Tuesday, 6 August 2013: 11:15 AM
Multnomah (DoubleTree by Hilton Portland)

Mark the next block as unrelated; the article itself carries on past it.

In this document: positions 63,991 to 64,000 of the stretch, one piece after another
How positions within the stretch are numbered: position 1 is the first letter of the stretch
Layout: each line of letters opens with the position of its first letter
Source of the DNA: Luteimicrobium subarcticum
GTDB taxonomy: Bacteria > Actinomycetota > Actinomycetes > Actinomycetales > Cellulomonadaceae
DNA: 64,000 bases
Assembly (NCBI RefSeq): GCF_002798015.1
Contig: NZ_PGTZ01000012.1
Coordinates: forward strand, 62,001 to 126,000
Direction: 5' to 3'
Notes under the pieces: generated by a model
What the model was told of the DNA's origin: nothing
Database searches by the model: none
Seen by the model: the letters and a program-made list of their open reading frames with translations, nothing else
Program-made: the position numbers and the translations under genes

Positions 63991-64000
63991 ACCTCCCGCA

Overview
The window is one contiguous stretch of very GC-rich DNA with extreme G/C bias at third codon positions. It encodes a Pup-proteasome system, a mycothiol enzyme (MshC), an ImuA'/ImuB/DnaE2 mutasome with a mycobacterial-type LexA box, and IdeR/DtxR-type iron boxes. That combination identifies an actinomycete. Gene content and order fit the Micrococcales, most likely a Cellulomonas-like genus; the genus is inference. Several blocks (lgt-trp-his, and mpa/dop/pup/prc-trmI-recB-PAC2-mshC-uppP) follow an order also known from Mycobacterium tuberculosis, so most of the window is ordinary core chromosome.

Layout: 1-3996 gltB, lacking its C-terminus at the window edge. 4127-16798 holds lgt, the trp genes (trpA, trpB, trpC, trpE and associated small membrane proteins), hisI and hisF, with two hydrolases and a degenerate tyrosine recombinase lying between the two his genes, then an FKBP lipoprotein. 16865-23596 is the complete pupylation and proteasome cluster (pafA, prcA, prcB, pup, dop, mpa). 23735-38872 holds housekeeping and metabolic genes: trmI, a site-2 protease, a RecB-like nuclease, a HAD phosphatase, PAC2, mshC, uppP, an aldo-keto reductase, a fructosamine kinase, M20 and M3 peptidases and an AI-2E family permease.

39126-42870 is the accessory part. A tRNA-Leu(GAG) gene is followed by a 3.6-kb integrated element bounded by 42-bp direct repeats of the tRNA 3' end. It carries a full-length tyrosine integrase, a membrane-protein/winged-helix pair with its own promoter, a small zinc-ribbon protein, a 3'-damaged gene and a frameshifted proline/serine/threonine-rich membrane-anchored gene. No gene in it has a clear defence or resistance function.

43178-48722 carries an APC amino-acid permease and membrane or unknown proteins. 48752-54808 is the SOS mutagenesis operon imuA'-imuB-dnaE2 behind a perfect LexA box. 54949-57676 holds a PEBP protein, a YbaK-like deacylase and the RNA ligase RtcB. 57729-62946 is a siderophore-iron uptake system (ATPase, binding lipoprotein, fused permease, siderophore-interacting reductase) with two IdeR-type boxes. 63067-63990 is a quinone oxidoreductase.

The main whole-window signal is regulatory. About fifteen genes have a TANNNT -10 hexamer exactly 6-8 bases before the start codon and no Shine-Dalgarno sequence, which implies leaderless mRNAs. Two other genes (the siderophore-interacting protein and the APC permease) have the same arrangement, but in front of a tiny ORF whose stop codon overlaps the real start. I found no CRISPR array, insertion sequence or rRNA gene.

In a full-physics numerical model of nearly moist-neutral atmospheric flow over a mountain ridge, the established flow has upstream regions of downward-displaced, unsaturated flow. This unusual feature is seen to be associated with an upstream propagating wave of subsidence that precludes the upward-displaced and saturated flow that might be expected upstream of the topography. The figure (from Miglietta/Rotunno 2005) illustrates such an evolving flow where a) indicates downward vertical velocity at mid-levels upstream, and b) shows an advancing region of low cloud water mixing ratio. This phenomenon is shown to be a consequence of the peculiar property of saturated, moist-neutral flow: an upward air-parcel displacement produces zero buoyancy, while a downward displacement desaturates the air parcel and produces a positive buoyancy anomaly. A simple implementation of this saturated-atmosphere property in various reduced models verifies the mechanisms associated with the desaturation of the upstream flow. In addition, an ultimate reduction to a nonlinear hyperbolic wave system suggests that the propagating subsidence can be interpreted as a upstream travelling shock amid dispersing inertia-gravity waves.
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